Posts Tagged ‘courage’

10 Ways to Be Who You Are

February 4th, 2011 No comments

“10 Ways to Tell A Guy You’re Interested”

That’s the title of an article in a magazine that a girl sitting in-front of me was reading on the bus; I was on my way home from watching The Social Network movie.

Ten ways!?!  That sounds exhausting!  Why not simplify and do just 1 method of, mmm, I don’t know…

…Say hello, and tell him, “I’m interested!”  Done.

“In what?” he might ask, (if he’s one who needs specifics)

And depending on your willingness to be direct, you might respond with “You.”

Contrary to the title of this post, I’m not going to write about how I think people can be who they already are.  I will offer, however, some questions worth exploring:

“Are you free to be who you feel you are inside?” Do you need 10, five or maybe 20 different ways to express your complexity of fears and cover-ups?  I have spent so much time figuring out how to behave in the manner that would get me what I want, instead of just flat-out asking for it.  And worse, I have spent just as much time hiding behind pleasantries and heartless smiles to avoid having to speak the truth of my thoughts and experiences.  Recognizing now that many successful people actually have many enemies and slanderers tells me that I haven’t been selfish or bitchy enough.  Actually, I didn’t need that recognition to know that, it has been suggested by a few.

“What is your criteria for friendship?” Your criteria, not what a magazine lists as your “shoulds”.  I put the word friends in parenthesis because now, being available as online profiles, most of my friendship interactions are happening online in social networks and I’m left wondering a lot, “Who are my friends?”  “What does it look like or mean to be a friend?” Because really, just because I want to be someone’s friend and they accept my request online doesn’t mean that they actually will or want to interact with me.  The fact that I have over 300 facebook(fb) friends and did zero face-to-face socializing this week is hard proof of that!

Recently I got a friend request from someone who was a friend of a fb-friend and I wasn’t really sure what the point of it was.  It was from a male and sadly, I’m largely skeptical of invitations coming from males.  I’m not proud of that, but it’s true.  Especially when it’s online from someone I haven’t met before.  Hopefully if my fb-friends and friends read this, those who are unsure of their friendly relations with me will ask, those who don’t ask, probably weren’t and those who know won’t have to.

“Who would you call if you knew that they would be happy to hear from you?”

“To whom would you say it, if saying no were valued and respected?”

“What would you wear if you were the trend-setter?”

Those are just 5 questions.  The second set of 5 (to make it the classic 10) would be the same questions, answered at a time when you feel like you have nothing and nobody to lose.

One of my favourite quotes replays in my mind (spotted on a tweet):

It takes courage to grow up and be who you are.  – e.e. cummings

The Courage of a Public Voice

January 15th, 2011 No comments

I returned from viewing the award-winning film, “The King’s Speech” for the second time in two weeks. I rarely do that, view a film in the cinema house more than once, but I was happy to with this one for a few reasons:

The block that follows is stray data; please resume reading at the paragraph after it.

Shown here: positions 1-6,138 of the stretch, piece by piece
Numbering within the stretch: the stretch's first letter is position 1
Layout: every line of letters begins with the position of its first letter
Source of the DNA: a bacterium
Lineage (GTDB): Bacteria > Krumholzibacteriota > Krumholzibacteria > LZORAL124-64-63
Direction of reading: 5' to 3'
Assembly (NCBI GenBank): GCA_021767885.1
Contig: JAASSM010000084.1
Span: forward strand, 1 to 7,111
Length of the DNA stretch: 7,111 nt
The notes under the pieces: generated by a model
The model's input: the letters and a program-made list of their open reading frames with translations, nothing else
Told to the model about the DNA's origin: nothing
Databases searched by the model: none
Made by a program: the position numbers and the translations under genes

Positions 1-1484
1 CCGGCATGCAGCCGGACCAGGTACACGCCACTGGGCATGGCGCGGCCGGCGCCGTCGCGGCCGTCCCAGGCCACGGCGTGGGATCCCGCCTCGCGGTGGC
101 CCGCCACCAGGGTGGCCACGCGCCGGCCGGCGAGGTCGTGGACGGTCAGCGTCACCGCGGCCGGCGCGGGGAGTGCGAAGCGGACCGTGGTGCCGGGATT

i. It addresses the manners of a lasting male friendship, something I rarely see expressed or demonstrated, and certainly not as eloquently or witty as between Colin Firth as King George VI and his speech therapist, Lionel Logue played by Geoffrey Rush. The relationship between the two lead characters flows like a waltz, dipping down into the private, Logue masterfully coaching the King on the sensitive matters of his speech and his related fears, allowing the King’s public voice to emerge more smoothly, sweeping across the world via the invention of radio, and rising up to unify a people during war.

ii. The story is about a remarkable historical figure of Royal status and my background could be no more opposite or different than his, and yet I relate to the King’s struggles to offer his voice publicly and taking his place as a leader. We get to see the transition of Firth’s character go from the status of Duke to King in the matter of an hour, and I am left with a new perspective on what it means to cultivate a public voice. This beautifully told story of a husband, a son, a father, a friend and a very courageous learner who overcomes his stammer, will and no doubt has, inspired so many to find the courage to be public beyond the our current comforts.

iii. It has two fun and brilliantly performed scenes of Rush’s character reciting Shakespeare.

iv. This second time around I took more notice of how exquisite Jennifer Ehle is in all her scenes.

v. I often find stories about monarchs difficult to relate to, so the accessible friendly nature of learning about this slice of history is delightful and much appreciated.

vi. The pictures are stunning, colourful and heartfelt, and the words and music move us elegantly through a range of emotions that is exhilerating.

I could keep listing reasons why I whole-heartedly enjoy this film, but that would be nowhere nearly as fun as you going to see it and then coming back to comment here about what you thought.